What’s in store for bonds in 1Q 2021 as economies reopen?
1Q 2021 bond themes and potential opportunities as economies reopen.
Uncertainty over the impact of the acute respiratory pandemic has caused big swings in financial markets in the past few months. Australian equities1, as represented by the ASX 200 Index, sank 23% in 1Q 2020, reversing their 23% increase in 2019. Australian bonds1, represented by the Bloomberg AusBond Composite (0+Y) Index, managed to stay in positive territory with a 3% return in 1Q 2020, but still lower than the 7% gain in 2019.
While market volatility has increased and the outlook is uncertain, investors could still find opportunities to seek positive returns and build robustness to different market environments as a part of their overall portfolio allocation.
By taking advantage of market mispricings of macro trends, the JPMorgan Global Macro Opportunities Fund seeks to achieve positive returns over its cash benchmark in up and down markets2 with expected annualised volatility of less than 10%. In 1Q 2020, the Fund generated positive returns each month3, and in April, volatility remained low and stable, despite the spike in market volatility.
So how could the Fund achieve this? It employs a macro, focused and flexible investment approach that draws on a broad opportunity set with the ability to take long and short exposures.
Generate macro themes
The Fund delineates the world into a set of broad macro themes that capture the key trends and changes that are driving asset prices over the short, medium and longer term. Through continual macro research, the Fund also seeks to position for unforeseen global disruptions such as the acute respiratory pandemic.
One of the Fund’s secular trends that has contributed to positive returns this year is the widespread adoption of technology. Technology trends reflected in this theme include the growth in cloud computing and ecommerce, which is expected to continue over the coming years and could even be accelerated by lockdown measures around the world as more people are working and shopping from home.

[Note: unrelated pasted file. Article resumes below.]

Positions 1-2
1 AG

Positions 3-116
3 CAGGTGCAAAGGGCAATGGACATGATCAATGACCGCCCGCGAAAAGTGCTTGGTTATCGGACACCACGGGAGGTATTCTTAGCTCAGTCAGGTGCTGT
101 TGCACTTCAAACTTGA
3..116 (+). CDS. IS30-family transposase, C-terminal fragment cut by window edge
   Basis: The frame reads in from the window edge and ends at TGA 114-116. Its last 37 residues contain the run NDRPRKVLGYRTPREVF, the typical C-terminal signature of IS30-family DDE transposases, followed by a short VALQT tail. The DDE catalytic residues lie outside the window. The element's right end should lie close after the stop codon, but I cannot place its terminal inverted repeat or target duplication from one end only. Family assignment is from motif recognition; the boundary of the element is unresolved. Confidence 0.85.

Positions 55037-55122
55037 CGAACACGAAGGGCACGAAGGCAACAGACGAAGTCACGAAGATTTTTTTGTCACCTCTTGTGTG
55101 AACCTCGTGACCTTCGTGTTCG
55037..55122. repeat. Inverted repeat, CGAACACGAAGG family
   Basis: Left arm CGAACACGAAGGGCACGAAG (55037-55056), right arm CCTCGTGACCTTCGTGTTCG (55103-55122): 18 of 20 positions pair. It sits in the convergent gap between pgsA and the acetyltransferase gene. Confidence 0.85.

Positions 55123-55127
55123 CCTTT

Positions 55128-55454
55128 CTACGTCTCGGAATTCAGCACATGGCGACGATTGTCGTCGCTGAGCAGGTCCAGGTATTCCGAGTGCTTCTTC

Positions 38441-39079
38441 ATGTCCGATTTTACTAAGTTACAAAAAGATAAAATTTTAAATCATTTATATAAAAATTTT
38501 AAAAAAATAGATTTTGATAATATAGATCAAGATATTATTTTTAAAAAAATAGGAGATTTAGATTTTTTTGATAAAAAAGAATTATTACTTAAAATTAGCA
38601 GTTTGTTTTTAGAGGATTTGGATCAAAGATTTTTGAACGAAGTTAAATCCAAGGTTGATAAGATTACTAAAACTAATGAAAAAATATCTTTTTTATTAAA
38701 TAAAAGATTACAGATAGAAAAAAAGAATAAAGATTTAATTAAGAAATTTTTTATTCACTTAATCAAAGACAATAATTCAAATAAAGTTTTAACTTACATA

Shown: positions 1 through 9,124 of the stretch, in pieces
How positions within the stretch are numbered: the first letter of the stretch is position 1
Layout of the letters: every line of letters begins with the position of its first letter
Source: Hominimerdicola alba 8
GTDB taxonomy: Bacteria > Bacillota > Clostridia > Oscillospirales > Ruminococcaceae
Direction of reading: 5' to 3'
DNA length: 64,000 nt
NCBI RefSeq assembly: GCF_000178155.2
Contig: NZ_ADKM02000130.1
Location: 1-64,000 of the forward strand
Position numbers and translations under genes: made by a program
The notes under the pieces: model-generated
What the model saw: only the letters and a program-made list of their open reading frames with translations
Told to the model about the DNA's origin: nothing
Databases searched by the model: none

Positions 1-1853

Since January 2020, the Fund began to invest in another long-term secular theme called climate change response. As we saw through 2019, governments, companies and individuals are focusing more on sustainable outcomes, accelerating the transition to a lower-carbon economy. The expected disruption is likely to be widespread for capital markets as targeted policies and regulation, as well as changing consumer behaviour, alter dynamics and create opportunities in industries such as power generation and transport.
Select focused strategies4,5
Once the investment team has defined the macro themes, they seek the most efficient reflection of these macro views from across a broad opportunity set of multiple asset classes and through long or short exposures. The Fund is benchmarked6 to cash so the team only invests where it finds the best expression of its macro views.
In March, the team took advantage of market moves to adjust physical equity positioning, reducing cyclical exposure and focusing on high quality (strong balance sheets), liquid names across favoured trends, such as cloud computing and e-commerce, the transition towards renewable energy in power generation, and select consumer stocks exposed to a potential China rebound.
The Fund held around 40 equity names, as of end-March 2020, demonstrating its focused nature, alongside positions in other asset classes.
Flexibility to seek opportunities in different environments4,5
One of the Fund’s key characteristics is flexibility. It is able to quickly shift its positioning as the macro view changes.
The Fund started 2020 with considerable equity risk against a supportive macro backdrop, but as the environment deteriorated with the outbreak and escalation of the respiratory disease, the team tactically reduced risk. This was achieved first through adding short equity exposure via equity options then via futures from March as options became more expensive and by reducing long equity position sizes or removing lower conviction names.
The Fund benefited from holding long Japanese yen and short Australian dollar exposure in January and reintroduced these again in recent weeks, along with other risk-off exposures such as short Korean won. In March, the team introduced gold which it believes should perform well in an environment of low to negative real yields.
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While risk assets rallied in April on hopes that sizeable stimulus would ease the devastating impact of the pandemic and that lockdowns would potentially be eased more quickly than feared, the Fund maintained a cautious stance as the sudden stop in global economic activity will continue to severely impact employment, incomes and profit outcomes over the short and medium term.
The investment team expects the market to increasingly focus on high-frequency activity indicators in the months ahead, and they will continue to monitor the duration of lockdown measures and the beginnings of exit strategies, as well as medical developments, and remain flexible to add risk if the macro backdrop shifts.
Even in uncertain markets, we believe that a macro, focused and flexible approach retains the potential to add value for investors.